Just in time for summer, a slew of new books about climate change are hot off the press. These new works by some of the leading climate change reporters and thinkers are not what you’d call beach reading–if the worst that these authors fear comes to pass, our present day beaches will be submerged by the end of the century.
The most anticipated of the climate change books is Bill McKibben’s Eaarth. No, that’s not a typo–it’s a deliberate misspelling that symbolizes human transformation of Earth into a “tough new planet.” (McKibben even has advice on how to pronounce Eaarth–imagine how a certain Austrian weight-lifting Governator would). McKibben has written cogently and prolifically about the environment for years but, in the past few, has become a tireless climate change activist, founding 350.org among other achievements.
In Eaarth, McKibben seems to be hanging on to his customary optimism by a thread. He shows that severe climate change is inevitable, no matter what efforts we make in the years ahead to stop it. What we must do now, McKibben pleads, is mitigate and adapt–keep trying like crazy to reduce greenhouse gas emissions and prepare to live on a hotter, stormier, economically localized, politically decentralized planet. In other words, hope (and take action!) for the best, and prepare for the worst. ::continue::
Joe Romm, author of Straight Up, writes Climate Progress, one of the most widely-read climate blogs in the world. His new book is a collection of articles that have appeared on his blog. One of the themes that Romm repeatedly returns to is his insistence that, with the little time we have left to avert climate chaos, we must devote most of our resources to deploying existing technologies like solar, wind and geothermal that we know can bring atmospheric carbon back down down to safe levels. (In this respect, Romm parts ways with McKibben who seems to think it’s already too late). Romm is critical of government spending on fantasy technologies like hydrogen and fusion that, even if could be made to work, would take 25-50 years to scale up. We at Sungevity couldn’t agree more–solar has been around for fifty years, is on the verge of grid parity with fossil fuels and relies on natural resources like sun and sand that aren’t going to run out anytime soon. Thank you Joe Romm, for relentelessly driving home this crucial point.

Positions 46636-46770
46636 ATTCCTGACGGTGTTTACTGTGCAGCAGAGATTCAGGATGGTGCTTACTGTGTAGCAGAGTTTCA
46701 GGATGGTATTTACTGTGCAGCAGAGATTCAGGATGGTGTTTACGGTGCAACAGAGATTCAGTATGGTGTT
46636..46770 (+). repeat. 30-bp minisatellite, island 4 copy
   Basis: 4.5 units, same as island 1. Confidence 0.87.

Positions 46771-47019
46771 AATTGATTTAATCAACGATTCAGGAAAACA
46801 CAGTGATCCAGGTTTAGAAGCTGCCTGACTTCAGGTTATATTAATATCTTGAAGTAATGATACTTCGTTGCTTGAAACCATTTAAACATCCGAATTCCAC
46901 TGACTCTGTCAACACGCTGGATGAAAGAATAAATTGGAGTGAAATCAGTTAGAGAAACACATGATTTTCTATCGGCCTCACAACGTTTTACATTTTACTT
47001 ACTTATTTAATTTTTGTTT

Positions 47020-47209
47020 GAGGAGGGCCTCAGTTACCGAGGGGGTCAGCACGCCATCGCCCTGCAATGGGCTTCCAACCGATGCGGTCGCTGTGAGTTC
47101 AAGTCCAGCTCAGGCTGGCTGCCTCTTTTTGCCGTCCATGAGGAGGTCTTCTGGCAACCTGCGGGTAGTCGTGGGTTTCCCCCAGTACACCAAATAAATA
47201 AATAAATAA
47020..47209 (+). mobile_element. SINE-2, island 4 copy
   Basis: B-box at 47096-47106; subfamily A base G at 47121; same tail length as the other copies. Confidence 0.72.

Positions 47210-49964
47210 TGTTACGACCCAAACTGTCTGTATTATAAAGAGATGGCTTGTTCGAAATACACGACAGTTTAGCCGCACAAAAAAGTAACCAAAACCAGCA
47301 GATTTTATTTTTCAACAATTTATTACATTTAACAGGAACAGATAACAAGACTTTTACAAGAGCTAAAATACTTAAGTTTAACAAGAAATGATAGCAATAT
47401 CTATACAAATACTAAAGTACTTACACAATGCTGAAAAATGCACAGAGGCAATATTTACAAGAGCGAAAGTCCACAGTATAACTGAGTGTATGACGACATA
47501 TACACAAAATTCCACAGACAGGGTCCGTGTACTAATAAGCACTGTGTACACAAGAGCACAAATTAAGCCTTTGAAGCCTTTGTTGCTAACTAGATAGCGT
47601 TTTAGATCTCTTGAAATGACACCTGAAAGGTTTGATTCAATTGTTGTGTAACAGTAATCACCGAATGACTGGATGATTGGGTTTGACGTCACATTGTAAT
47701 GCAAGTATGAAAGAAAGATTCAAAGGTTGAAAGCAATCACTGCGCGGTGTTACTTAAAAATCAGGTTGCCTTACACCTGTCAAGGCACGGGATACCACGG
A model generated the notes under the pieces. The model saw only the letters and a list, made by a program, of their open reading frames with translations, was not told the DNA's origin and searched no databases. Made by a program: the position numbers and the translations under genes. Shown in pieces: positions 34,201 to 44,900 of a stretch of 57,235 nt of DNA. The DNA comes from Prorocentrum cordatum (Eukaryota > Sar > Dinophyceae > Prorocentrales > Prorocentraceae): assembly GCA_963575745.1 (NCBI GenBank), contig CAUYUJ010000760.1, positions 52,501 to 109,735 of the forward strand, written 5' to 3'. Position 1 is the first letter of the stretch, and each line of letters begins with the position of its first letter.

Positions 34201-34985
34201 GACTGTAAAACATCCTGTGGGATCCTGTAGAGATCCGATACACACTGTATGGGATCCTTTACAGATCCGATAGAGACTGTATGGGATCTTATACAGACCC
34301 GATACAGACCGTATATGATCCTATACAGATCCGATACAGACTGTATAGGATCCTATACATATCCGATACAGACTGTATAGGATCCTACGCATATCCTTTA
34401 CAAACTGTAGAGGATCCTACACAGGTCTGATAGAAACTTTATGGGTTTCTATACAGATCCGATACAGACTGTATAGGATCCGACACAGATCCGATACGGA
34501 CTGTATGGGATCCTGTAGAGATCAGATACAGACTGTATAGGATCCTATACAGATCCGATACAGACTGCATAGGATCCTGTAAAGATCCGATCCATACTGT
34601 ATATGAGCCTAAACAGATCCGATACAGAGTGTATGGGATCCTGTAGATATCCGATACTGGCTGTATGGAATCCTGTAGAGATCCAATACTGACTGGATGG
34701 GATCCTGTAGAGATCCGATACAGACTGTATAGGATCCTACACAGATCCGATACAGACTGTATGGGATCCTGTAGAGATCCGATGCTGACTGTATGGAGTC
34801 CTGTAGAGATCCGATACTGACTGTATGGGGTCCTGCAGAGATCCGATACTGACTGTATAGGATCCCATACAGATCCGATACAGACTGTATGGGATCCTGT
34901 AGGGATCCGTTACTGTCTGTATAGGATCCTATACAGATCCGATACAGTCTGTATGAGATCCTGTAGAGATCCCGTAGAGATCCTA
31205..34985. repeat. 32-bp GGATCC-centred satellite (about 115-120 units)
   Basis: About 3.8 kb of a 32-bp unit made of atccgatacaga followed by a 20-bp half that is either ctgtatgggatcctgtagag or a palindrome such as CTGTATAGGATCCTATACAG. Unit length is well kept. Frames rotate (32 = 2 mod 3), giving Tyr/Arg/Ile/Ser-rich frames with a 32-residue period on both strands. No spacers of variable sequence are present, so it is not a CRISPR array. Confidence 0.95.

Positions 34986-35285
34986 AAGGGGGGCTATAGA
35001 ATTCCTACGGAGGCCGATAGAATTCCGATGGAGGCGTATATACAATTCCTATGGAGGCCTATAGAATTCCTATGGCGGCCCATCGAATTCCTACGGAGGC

Last but not least are Field Notes from a Catastrophe by New Yorker reporter Elizabeth Kolbert and The Weather Makersby Australian paleontologist Tim Flannery. An air of fatalism hangs over both of these books–careful study of the issue has led both authors to believe that civilization is unlikely to withstand the temperatures that seem likely before the end of the century. Kolbert notes that the planet is already hotter than it has been for the past 2000 years and, if current trends continue, the planet in 2100 will be hotter than it has been for the past two million years. Flannery, meanwhile, queries, “What size climatic wave can wipe out a city?” and contemplates the collapse of the Gulf Stream (which, to make a long story short, largely controls the weather in most of the northern hemisphere). Good and important reads, but not for the faint of heart.
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